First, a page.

Brazil: Presidential hopeful says gay people ‘need psychological care’

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A Presidential candidate in Brazil overshadowed a live television debate on Sunday with an extended homophobic rant, saying gay people “need psychological care” and should be kept “well away.”

Labour Renewal Party leader Levy Fidelix, who has less than a 1% approval rating, shared his views during the penultimate televised debate before next weekend’s presidential election.

According to the Guardian, the presidential hopeful suggested that Brazil’s population of 200 million would be halved if homosexuality were accepted because “the excretory system” does not work as a means of reproduction.

He added that gay people “need psychological care” and are better “well away from [the rest of] us”.

Although his comments were largely ignored by the three main candidates – incumbent Dilma Rousseff of the Workers party, former environment minister Marina Silva, and Aécio Neves of the pro-business Social Democratic party – Fidelix became the focus of a majority of post-debate discussion on social media.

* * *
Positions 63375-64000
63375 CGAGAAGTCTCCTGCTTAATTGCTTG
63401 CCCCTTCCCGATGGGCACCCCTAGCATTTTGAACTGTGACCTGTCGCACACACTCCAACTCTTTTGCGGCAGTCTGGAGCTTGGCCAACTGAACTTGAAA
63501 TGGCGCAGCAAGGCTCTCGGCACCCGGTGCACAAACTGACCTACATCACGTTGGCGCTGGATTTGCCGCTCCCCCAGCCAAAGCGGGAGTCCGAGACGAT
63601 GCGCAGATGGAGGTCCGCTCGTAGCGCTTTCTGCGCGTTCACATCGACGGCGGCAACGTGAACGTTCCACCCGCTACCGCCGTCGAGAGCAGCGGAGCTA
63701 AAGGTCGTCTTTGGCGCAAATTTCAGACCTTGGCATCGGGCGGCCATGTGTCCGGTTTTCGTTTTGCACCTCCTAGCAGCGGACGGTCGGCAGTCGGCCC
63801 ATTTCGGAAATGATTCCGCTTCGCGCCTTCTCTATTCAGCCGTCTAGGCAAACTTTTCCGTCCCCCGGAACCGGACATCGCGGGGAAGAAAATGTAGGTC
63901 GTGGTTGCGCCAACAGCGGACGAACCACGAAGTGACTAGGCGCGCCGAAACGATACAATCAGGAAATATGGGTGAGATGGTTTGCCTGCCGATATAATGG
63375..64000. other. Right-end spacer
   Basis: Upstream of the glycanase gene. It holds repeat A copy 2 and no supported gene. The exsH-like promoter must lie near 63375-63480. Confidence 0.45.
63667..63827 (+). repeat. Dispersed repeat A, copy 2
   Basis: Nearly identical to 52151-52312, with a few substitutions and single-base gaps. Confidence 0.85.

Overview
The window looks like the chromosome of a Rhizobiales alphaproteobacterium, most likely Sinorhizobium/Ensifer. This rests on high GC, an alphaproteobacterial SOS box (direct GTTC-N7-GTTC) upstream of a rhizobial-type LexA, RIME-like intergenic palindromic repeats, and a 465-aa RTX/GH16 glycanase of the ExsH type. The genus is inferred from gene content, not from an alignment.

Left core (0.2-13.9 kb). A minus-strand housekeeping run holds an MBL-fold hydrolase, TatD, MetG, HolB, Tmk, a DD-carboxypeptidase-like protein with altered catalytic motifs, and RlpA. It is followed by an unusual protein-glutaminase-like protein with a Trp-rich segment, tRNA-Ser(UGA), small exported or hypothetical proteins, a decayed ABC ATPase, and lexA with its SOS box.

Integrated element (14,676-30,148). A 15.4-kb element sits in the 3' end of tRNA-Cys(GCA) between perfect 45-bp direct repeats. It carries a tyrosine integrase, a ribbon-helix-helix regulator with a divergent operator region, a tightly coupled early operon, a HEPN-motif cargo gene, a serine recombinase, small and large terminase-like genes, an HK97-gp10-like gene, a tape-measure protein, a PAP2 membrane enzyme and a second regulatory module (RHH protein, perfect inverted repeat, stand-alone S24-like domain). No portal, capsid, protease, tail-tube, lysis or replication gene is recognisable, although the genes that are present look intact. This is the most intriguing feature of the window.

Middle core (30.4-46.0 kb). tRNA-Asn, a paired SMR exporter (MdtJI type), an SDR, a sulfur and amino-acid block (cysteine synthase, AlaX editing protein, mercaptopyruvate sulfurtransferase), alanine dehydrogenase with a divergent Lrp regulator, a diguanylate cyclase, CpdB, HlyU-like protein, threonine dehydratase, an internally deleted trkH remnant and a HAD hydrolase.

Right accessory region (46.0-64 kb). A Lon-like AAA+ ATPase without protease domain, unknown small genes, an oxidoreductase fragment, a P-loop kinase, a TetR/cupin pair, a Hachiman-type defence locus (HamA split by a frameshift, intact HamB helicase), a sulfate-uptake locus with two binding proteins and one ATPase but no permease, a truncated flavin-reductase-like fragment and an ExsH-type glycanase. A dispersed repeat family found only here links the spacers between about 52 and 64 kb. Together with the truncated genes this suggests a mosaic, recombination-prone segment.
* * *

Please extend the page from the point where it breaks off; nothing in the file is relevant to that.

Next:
One Twitter user posted: “Levy Fidelix say gays will reduce #Brazil’s 200 million people to 100m, = w/ paedophiles, then encourages confrontation with them. WOW. Vile”

Despite being a fringe party leader, Fidelix was was allowed almost as much screen time as Brazil’s leading presidential candidates during the debate.

Last month, Presidential hopeful Marina Silva dropped a pledge to defend same-sex marriage, and claimed it was included in her manifesto by mistake.

Brazil’s Supreme Court controversially ruled in favour of same-sex marriage last year, but the change has faced strong opposition from evangelical lawmakers, and attempts to codify the change into law have stalled in Congress.